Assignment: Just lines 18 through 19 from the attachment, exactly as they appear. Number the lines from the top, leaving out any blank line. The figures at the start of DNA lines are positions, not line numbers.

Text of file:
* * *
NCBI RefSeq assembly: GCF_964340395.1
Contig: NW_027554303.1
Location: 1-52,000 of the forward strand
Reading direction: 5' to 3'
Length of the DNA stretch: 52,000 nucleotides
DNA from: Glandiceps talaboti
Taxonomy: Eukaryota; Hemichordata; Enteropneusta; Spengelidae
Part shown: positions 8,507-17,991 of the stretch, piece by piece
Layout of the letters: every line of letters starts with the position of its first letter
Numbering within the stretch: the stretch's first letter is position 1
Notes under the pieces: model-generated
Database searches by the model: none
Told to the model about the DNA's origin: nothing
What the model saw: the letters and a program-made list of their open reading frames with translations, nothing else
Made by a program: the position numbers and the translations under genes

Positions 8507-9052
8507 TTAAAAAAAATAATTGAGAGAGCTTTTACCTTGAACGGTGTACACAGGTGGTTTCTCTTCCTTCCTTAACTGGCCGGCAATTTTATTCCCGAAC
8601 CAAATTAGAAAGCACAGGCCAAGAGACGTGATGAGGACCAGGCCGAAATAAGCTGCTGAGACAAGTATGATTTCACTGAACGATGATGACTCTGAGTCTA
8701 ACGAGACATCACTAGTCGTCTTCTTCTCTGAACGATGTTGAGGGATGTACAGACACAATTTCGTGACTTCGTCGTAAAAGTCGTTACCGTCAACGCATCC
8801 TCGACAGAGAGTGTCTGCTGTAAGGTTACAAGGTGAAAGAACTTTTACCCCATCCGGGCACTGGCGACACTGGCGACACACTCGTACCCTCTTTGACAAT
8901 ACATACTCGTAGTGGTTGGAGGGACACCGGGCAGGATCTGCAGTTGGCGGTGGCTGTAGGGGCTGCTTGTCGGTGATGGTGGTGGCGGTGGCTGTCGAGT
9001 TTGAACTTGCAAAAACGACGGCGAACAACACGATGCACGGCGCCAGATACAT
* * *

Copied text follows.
8601 CAAATTAGAAAGCACAGGCCAAGAGACGTGATGAGGACCAGGCCGAAATAAGCTGCTGAGACAAGTATGATTTCACTGAACGATGATGACTCTGAGTCTA
8701 ACGAGACATCACTAGTCGTCTTCTTCTCTGAACGATGTTGAGGGATGTACAGACACAATTTCGTGACTTCGTCGTAAAAGTCGTTACCGTCAACGCATCC